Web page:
Like Jesus, we have been sent to proclaim the good news. In addition to telling his disciples to wait for the Spirit to empower them, Jesus explained what the Spirit’s power would accomplish:
When the Holy Spirit has come upon you, you will receive power and will tell people about me everywhere — in Jerusalem, throughout Judea, in Samaria, and to the ends of the earth (Acts 1:8).
Even as the Spirit came upon Jesus in his baptism to anoint him for preaching the good news of the kingdom of God, so the Spirit empowers us to spread the good news about Jesus. Notice that the content of our good news is a revised version of Jesus’ own message. Whereas he proclaimed the coming of God’s reign, we bear witness to Jesus himself, to what he accomplished in his life, death, and resurrection. We have the privilege of announcing to people that Jesus died for their sins so that they might be reconciled to God and therefore live forever under God’s reign, both in this life and in the life to come. Our good news is more than: “You can go to heaven when you die.” It is “You can be reconciled to God right now. You can begin to experience true fellowship with the God by living under God’s reign because of what Jesus has done for you” (see 2 Cor 5:16-21).
The language of the kingdom of God, so embedded within Jewish culture and Old Testament theology, can easily confuse us today. But this is nothing new. It was also confusing for non-Jewish people in the Roman world, the very people to whom Jesus sent his disciples with the good news. Therefore, the early Christians developed other ways to communicate the gospel so that their hearers might understand and respond in faith. Rather than announcing that the kingdom of God had come through Jesus, they proclaimed him as Savior and Lord. The salvation and sovereignty of God’s kingdom was now expressed with emphasis upon the salvation and sovereignty of Jesus. Same basic reality – new language!
This modified language, which also has its roots in the Old Testament, retains its power in our world today. Most of us became Christians because we realized that we needed Jesus to be our Savior, the one who delivers us from our sins and reconciles us with God. By trusting in Jesus, we also accepted him as Lord, the rightful ruler of our lives. Thus, through embracing Christ as Savior and Lord, we were reconciled to God and entered into the kingdom of God as his subjects, even if we had not yet heard those precise words.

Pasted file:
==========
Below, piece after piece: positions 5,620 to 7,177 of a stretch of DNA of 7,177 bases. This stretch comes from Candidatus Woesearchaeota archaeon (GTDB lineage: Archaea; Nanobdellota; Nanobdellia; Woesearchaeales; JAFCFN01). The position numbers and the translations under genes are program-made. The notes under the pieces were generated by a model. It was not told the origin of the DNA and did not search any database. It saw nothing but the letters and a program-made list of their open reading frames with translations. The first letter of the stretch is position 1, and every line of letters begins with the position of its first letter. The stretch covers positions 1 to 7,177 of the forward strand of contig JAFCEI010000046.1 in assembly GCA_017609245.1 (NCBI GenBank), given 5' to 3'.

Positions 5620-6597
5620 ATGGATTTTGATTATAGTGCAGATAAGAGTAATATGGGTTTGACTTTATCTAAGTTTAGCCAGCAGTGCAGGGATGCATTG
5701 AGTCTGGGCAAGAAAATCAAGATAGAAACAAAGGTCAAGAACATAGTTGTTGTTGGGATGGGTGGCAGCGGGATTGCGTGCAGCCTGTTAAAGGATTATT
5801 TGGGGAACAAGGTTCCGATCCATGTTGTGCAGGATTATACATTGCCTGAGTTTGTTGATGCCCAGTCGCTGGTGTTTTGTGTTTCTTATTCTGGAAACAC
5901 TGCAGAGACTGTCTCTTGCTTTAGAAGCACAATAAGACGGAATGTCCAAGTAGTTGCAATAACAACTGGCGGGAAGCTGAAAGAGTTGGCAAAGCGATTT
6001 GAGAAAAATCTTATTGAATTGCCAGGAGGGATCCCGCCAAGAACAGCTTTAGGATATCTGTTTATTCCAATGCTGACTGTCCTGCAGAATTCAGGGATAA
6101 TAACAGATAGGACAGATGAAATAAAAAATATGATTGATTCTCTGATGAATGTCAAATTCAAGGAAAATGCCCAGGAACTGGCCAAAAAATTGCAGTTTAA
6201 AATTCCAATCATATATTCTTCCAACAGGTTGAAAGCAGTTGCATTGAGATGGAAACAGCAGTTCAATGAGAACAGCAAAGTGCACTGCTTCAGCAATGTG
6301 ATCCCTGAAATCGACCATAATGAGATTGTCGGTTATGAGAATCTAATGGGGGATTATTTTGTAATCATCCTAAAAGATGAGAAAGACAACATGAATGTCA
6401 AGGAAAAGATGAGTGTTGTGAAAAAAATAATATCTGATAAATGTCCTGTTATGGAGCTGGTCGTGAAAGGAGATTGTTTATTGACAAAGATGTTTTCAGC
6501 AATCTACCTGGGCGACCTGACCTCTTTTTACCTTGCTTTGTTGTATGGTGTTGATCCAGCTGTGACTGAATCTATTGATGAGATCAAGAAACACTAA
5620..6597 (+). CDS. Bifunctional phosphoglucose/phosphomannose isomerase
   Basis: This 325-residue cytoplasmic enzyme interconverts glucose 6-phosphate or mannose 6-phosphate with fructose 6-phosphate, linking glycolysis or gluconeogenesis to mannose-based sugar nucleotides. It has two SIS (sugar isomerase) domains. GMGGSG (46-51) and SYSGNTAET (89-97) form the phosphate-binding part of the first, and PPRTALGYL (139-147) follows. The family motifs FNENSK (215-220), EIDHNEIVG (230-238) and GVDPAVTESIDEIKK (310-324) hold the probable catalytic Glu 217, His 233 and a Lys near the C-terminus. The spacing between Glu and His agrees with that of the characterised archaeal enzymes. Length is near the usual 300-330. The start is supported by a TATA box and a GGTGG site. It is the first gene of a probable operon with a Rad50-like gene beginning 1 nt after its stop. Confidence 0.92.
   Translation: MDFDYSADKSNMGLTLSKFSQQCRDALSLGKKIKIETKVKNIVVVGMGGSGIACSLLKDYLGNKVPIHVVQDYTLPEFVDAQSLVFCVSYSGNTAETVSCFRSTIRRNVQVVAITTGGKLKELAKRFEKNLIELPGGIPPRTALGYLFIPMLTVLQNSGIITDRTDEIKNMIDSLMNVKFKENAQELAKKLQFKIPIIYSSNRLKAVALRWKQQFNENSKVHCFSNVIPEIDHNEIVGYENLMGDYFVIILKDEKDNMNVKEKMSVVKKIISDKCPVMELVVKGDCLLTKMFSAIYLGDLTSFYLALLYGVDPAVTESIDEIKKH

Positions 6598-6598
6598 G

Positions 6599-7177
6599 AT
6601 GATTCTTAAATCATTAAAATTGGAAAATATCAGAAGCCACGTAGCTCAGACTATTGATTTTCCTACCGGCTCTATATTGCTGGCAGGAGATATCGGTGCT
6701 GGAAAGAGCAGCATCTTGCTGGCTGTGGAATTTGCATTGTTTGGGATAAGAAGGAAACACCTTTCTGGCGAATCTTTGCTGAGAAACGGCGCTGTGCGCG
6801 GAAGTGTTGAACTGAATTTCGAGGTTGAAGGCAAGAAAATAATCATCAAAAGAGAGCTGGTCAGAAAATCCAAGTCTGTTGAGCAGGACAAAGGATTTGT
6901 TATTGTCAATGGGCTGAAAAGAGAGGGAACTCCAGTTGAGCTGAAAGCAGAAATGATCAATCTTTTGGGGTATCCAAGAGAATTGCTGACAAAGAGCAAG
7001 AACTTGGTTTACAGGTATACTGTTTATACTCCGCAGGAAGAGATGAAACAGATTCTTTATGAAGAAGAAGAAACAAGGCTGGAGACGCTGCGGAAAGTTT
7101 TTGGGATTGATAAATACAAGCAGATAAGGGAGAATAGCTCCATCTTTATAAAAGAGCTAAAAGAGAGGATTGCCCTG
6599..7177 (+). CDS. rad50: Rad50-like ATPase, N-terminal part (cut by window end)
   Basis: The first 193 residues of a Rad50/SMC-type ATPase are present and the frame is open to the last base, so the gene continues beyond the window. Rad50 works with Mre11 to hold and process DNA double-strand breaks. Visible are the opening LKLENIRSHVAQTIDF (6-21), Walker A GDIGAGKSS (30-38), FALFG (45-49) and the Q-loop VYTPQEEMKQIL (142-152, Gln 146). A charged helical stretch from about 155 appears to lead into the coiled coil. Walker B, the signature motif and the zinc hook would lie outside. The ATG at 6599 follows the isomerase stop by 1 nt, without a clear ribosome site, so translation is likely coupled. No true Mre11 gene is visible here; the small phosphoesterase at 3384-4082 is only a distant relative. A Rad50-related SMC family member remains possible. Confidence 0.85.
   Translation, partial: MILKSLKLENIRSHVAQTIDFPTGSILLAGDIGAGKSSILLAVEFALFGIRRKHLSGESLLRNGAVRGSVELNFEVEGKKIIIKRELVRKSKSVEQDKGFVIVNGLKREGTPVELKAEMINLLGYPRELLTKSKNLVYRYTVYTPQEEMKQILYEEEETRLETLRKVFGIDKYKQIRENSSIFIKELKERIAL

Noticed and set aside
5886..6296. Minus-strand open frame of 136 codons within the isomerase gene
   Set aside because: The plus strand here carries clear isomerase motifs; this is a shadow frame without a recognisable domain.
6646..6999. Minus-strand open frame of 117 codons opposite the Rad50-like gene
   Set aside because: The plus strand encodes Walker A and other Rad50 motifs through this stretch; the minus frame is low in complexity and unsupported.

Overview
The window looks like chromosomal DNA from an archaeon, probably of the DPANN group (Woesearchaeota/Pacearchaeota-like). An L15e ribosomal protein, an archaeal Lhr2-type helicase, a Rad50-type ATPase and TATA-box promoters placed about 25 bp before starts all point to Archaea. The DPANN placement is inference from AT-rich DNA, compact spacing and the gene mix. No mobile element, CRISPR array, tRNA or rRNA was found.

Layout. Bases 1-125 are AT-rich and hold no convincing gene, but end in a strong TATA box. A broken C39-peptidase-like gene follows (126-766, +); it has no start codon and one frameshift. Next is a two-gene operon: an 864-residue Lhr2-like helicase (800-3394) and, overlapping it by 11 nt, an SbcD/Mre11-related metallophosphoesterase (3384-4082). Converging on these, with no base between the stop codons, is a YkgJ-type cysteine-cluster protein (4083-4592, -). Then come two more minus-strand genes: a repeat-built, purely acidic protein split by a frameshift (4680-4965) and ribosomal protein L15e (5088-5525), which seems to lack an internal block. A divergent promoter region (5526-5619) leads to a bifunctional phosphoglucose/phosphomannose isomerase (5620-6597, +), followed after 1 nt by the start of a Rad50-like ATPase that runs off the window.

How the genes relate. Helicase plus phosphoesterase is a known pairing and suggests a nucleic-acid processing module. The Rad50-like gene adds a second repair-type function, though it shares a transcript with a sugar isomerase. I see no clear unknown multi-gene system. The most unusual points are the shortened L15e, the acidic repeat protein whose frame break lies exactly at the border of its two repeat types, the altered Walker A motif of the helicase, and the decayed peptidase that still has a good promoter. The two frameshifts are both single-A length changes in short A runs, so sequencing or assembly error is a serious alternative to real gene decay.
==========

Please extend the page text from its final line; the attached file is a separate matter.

In American culture, the good news of Jesus as Lord and Savior has lost some of its original meaning. One of the most powerful cultural forces in our country is individualism. We glorify the “rugged individualism” of our heroes, “Lone Rangers” who defeat the forces of evil all by themselves. (Though even the so-called Lone Ranger had his Indian companion Tonto! But think of more recent heroes such as Rambo, the Dark Knight, etc.) When the message Jesus as Lord and Savior gets pressed through the image of individualism, the result is a partial gospel: Jesus died for my sins so I can have a relationship with him and go to heaven when I die. Now this is true, but not complete. Jesus also died for the sins of the world. And God’s intention is not just to get us to heaven individually, but to form us into a transformed community that will be used by God to help transform this world.
Thus, many Christians today are discovering that the gospel of the kingdom of God communicates more fully in our culture. It calls us, not only to personal faith in Jesus, but also to be part of His kingdom community and to join him in his work of recreating the world.
Other Christians maintain the central message of Jesus as Savior and Lord, but make sure these terms retain their original, biblical flavor. Jesus as Savior not only saves individuals for life after death, but also is bringing wholeness to people, families, societies, and the whole world. Similarly, Jesus is not only my personal Lord, but also the Lord of the world, the One before whom every knee will one day bow. Thus the good news of Jesus matters, not just to individual souls, but to families, businesses, churches, and even nations.